by Shikha Mishra

In light of the current economic downturn, contractors will have little legal recourse if payments for on-going projects get delayed, legal experts say.

The recent cancellation of the US $1.25 billion contract between Dubai-based Meydan and the Arabtec-WCT JV has led to concerns in the market over similar situations arising in the future and the legal recourse available to contractors.

Talking to Construction Week during a roundtable discussion held at the firm’s Dubai offices, Mark Blanksby, partner, construction and engineering, Clyde & Co, said: “Payments getting delayed will be a common feature in the market over the next six months. If the money isn’t there, there is very little a contractor can do about it. It is a risk they have taken. It is possible that certain contractors have taken payment security in the form of bonds or letters of credit, but that is extremely rare.”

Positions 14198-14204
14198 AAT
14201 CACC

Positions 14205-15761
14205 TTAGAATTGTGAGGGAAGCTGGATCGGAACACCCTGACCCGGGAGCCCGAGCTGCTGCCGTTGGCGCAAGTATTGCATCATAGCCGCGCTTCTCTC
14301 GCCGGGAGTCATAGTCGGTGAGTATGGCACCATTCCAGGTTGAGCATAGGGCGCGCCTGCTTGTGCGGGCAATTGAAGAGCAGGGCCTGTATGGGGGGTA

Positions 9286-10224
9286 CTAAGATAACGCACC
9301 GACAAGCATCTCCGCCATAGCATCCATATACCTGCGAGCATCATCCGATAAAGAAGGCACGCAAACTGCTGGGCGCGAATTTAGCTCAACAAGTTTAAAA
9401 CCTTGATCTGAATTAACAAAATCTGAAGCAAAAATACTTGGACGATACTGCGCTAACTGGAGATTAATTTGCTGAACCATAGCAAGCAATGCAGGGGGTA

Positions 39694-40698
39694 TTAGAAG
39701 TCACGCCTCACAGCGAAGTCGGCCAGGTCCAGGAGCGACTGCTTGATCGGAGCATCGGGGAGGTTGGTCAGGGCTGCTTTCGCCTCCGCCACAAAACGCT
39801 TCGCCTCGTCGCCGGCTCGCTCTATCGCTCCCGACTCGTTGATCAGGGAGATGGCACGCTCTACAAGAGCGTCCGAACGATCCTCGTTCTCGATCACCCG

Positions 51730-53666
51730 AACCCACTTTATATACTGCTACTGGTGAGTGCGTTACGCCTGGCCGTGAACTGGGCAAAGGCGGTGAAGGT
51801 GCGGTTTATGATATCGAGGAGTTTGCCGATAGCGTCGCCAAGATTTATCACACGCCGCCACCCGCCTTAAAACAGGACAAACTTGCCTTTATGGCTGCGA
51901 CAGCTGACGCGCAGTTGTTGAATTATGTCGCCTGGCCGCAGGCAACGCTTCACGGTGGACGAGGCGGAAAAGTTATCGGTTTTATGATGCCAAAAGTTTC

As contractors cannot attach the money in escrow accounts, the only option they have is to chase payments.

“Under UAE law a contractor can claim property against his unpaid dues. But, it extremely difficult to get to that position as it requires a court order. The bottom line is that a contractor is left to chase the assets of the owner,” said Michael Grose, partner, construction and projects, Clyde & Co.

“Unfortunately, we will soon find out that insolvency laws are under-developed in the UAE. There is a huge inequality between a contractor and developer – if a contractor defaults, the employer has the ability to get the money from the bondsmen or the bank, conversely if the employer has to pay, there is no similar mechanism for the contractor.”

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